People have a fundamental right to be protected from climate change, according to a ruling by the Dutch Supreme Court.

Upholding previous rulings made in 2015, the court announced at the end of December that the government in the Netherlands must hold to a promise to cut emissions by at least 25% from 1990 levels, by the end of 2020.

The Dutch government had appealed against the initial rulings, which were brought to the courts in 2013 by environmental organisation Urgenda on behalf of 900 Dutch citizens in a bid to see national emissions lowered by between 25% and 40%.

Urgenda’s efforts represent the first attempt in the world to use human rights law to force a government to protect its citizens from the potential fallout of the climate and ecological crisis.

A spokesperson for Urgenda described the ruling as “a groundbreaking decision that confirms that individual governments must do their fair share to reduce greenhouse gas emissions”. Following the ruling, the organisation declared on Twitter that “history is written”.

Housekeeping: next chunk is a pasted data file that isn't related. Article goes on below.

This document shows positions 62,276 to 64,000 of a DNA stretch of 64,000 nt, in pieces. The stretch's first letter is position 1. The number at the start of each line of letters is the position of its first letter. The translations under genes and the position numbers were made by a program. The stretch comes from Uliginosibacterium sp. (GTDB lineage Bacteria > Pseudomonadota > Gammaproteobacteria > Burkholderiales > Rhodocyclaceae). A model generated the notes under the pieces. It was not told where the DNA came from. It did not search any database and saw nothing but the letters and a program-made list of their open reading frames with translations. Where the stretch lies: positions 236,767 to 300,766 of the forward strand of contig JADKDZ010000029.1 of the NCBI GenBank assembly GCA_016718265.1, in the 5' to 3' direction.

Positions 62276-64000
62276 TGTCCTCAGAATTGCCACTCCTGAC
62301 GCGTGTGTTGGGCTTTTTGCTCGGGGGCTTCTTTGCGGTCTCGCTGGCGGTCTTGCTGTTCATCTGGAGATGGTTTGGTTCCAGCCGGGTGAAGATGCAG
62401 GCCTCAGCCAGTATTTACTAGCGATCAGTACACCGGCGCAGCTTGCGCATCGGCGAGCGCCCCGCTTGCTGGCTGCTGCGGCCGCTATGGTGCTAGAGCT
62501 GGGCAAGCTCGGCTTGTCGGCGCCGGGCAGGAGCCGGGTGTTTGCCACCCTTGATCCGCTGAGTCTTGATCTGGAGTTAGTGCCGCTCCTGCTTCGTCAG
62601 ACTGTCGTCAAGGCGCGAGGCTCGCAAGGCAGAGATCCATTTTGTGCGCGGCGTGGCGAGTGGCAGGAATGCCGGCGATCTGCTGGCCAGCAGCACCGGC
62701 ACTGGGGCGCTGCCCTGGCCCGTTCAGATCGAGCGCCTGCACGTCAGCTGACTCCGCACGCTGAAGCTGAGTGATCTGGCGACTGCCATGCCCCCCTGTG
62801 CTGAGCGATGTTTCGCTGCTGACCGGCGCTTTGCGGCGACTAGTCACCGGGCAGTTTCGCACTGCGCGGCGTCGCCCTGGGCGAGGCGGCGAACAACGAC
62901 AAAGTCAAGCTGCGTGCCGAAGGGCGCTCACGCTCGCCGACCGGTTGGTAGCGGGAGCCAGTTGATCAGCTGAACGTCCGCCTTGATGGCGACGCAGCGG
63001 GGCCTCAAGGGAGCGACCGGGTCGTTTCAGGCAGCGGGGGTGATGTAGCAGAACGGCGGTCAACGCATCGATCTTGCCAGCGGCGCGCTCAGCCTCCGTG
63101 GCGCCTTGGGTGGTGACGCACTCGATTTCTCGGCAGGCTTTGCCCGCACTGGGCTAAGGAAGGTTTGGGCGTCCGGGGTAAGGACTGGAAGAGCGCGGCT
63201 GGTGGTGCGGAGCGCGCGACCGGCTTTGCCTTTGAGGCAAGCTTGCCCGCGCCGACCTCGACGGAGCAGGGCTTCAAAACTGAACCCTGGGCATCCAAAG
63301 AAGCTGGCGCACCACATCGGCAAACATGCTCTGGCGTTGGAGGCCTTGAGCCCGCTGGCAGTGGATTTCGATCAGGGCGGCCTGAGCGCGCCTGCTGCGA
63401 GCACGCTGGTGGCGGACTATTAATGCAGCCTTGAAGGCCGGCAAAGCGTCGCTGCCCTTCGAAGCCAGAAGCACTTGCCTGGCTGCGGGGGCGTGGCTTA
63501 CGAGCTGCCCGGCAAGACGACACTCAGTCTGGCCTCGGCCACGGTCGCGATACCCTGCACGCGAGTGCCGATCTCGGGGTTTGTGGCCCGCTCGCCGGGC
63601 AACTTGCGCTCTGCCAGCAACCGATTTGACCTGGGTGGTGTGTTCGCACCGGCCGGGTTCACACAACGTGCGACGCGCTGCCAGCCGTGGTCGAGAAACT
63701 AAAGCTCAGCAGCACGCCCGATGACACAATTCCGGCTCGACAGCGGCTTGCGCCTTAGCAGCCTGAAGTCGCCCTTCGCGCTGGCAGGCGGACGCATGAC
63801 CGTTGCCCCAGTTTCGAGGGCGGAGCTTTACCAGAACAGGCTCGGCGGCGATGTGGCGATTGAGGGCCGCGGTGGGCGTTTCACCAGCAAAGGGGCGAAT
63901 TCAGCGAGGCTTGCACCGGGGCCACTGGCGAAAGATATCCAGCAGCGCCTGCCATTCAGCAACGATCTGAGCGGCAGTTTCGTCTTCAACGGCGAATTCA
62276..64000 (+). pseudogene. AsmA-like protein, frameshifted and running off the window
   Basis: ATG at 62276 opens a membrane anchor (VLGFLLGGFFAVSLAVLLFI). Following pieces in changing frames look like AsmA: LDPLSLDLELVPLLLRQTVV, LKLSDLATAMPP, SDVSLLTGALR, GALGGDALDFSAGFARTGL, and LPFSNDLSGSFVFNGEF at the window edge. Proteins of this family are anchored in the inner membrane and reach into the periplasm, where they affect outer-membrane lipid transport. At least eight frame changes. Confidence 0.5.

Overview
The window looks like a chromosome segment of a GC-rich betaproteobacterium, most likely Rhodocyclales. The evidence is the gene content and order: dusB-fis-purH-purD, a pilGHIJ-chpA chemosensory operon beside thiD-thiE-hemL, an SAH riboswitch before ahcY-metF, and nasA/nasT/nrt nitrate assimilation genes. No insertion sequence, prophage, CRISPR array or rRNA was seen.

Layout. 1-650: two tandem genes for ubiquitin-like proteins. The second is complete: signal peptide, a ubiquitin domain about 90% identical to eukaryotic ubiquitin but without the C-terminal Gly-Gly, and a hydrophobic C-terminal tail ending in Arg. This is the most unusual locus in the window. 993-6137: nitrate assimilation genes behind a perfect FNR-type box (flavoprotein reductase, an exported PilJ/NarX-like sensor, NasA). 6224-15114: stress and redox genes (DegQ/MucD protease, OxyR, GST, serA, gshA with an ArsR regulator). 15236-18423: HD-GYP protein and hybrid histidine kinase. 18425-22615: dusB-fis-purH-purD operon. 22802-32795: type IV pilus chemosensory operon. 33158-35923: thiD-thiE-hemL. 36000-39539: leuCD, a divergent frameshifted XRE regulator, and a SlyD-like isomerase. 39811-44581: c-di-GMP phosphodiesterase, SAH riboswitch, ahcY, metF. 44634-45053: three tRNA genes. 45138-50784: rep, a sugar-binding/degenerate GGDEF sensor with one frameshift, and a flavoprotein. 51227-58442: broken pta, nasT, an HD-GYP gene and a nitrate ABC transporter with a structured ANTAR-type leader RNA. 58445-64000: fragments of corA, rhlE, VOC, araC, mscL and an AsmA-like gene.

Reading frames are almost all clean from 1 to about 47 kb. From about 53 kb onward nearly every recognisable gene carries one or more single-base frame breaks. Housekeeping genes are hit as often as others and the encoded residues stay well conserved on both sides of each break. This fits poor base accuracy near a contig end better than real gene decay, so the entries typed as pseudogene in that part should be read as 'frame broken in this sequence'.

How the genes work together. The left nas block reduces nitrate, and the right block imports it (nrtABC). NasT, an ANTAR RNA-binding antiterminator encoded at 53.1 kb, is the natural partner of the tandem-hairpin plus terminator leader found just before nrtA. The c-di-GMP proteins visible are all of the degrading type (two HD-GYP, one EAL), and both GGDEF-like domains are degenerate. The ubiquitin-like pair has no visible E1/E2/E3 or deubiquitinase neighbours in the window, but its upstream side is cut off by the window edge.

The ruling, by Judge Streefkerk, incorporated Articles 2 and 8 of the European Convention for the Protection of Human Rights (ECHR), which cover respectively the right to life and the right to respect for private and family life.

In its appeal against previous rulings, the Dutch government had argued that a reduction in the country’s emissions would be too small to make a difference on a national scale. Projections from the Netherlands’ Environmental Assessment Agency indicate that the country will fall short
of the required target, with 2020 emissions set to be 23% lower than in 1990.

Damian Rau, a plaintiff in the case alongside Urgenda, said that the case “will set the action we so urgently need into motion and will force governments into taking their responsibility. The judgment is an example to the world that no one is powerless and everybody can make a difference.”

Urgenda say that the ruling has now inspired similar cases in Belgium, Canada, Colombia, Ireland, Germany, France, New Zealand, Norway, the U.K., Switzerland and the European Union.


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